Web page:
• Chiffonade - To cut leaves into long thin strips
  • Chinese cooking techniques – a set of methods and techniques traditionally used in Chinese cuisine.[9] The cooking techniques can either be grouped into ones that use a single cooking method or a combination of wet and dry cooking methods.
    • Red cooking – also called Chinese stewing, red stewing, red braising and flavour potting, is a slow braising Chinese cooking technique that imparts a red color to the prepared food.
    • Velveting - coating pieces of raw meat or poultry in a mixture of cornstarch and liquid prior to cooking
  • Clay pot cooking – a process of cooking food in a pot made from unglazed & natural clay
  • Coddling – heating food in water kept just below the boiling point.[10] Coddled egg may be prepared using this method.
  • Concasse – to rough chop any ingredient, usually vegetables. This term is particularly applied to tomatoes, where tomato concasse is a tomato that has been peeled, seeded (seeds and skins removed), and chopped to specified dimensions
  • Conche – a surface scraping mixer and agitator that evenly distributes cocoa butter within chocolate, and may act as a 'polisher' of the particles
  • Confit – a generic term for various kinds of food that have been cooked in grease, oil or sugar water (syrup)
  • Cooking with alcohol – many dishes incorporate alcoholic beverages into the food itself
  • Creaming – refers to several different culinary processes in baking, cooking and milk production
    • to combine ingredients (typically butter and sugar) into a smooth paste
    • to cook meat or vegetables in a thick dairy-based sauce
    • (creamed corn) to mix puréed corn kernels with whole corn kernels
    • (cream) the butterfat-heavy portion of whole milk that, due to its fat content, separates from the milk and rises to the top
  • Croquette - a small roll made of finely chopped meat and / or vegetables that is breaded and fried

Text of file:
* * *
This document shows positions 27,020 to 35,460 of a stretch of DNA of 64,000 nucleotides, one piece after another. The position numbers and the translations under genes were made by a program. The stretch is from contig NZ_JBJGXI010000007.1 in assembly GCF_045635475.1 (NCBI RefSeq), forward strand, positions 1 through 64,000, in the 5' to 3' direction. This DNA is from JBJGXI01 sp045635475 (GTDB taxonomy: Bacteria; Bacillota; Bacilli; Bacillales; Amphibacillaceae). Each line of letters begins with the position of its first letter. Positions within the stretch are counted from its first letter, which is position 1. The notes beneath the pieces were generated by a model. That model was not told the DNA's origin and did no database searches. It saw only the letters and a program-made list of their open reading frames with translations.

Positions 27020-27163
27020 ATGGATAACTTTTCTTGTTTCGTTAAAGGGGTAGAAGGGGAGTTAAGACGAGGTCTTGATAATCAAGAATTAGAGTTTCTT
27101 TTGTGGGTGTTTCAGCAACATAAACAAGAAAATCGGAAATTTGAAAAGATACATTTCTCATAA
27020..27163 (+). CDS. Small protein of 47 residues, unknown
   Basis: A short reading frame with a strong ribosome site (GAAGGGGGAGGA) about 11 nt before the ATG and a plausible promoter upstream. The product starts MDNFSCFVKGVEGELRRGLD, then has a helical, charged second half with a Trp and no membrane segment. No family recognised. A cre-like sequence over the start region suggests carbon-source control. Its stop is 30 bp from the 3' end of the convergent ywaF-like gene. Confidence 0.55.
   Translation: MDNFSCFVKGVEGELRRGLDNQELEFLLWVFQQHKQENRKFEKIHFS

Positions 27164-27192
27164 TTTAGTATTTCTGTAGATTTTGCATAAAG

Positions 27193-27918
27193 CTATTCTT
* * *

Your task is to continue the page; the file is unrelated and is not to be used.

• Culinary triangle – a concept described by anthropologist Claude Lévi-Strauss involving three types of cooking; these are boiling, roasting, and smoking, usually done to meat.
  • Curdling – the breaking of an emulsion or colloid into large parts of different composition through the physico-chemical processes of flocculation, creaming, and coalescence. Curdling is intentional and desirable in making cheese and tofu; unintentional and undesirable in making sauces and custards.
  • Cured fish - fish preserved by fermentation, pickling, smoking, or some combination of these techniques
  • Curing – various food preservation and flavoring processes of foods such as meat, fish and vegetables, by the addition of a combination of salt, nitrates, nitrite, or sugar. Many curing processes also involve smoking, the process of flavoring, or cooking. The use of food dehydration was the earliest form of food curing.

DEdit

 
A beef stew being cooked in a Dutch oven
  • Deep frying - to cook by submerging food in hot fat or oil
  • Deglazing
  • Degreasing
  • Dough sheeting – used by (industrial) bakeries and rolls out dough into a (consistent) dough sheet with a desired even dough thickness prior to baking
  • Dredging - to coat the exterior of food with a dry material (such as breadcrumbs) prior to cooking
  • Dry roasting
  • Drying – to preserve food by removing moisture, either by use of a modern food dehydrator or by the traditional method of allowing sun and wind to evaporate moisture
  • Dum pukht – or slow oven cooking, is a cooking technique associated with the Awadh region of India, in which meat and vegetables are cooked over a very low flame, generally in sealed containers.
  • Dutch oven cooking – A Dutch oven is well suited for long, slow cooking, such as in making roasts, stews, and casseroles. Virtually any recipe[11] that can be cooked in a conventional oven can be cooked in a Dutch oven. They are often used in outdoor cooking, such as when camping.

EEdit

 
Engastration – The interior of a sausage-stuffed turducken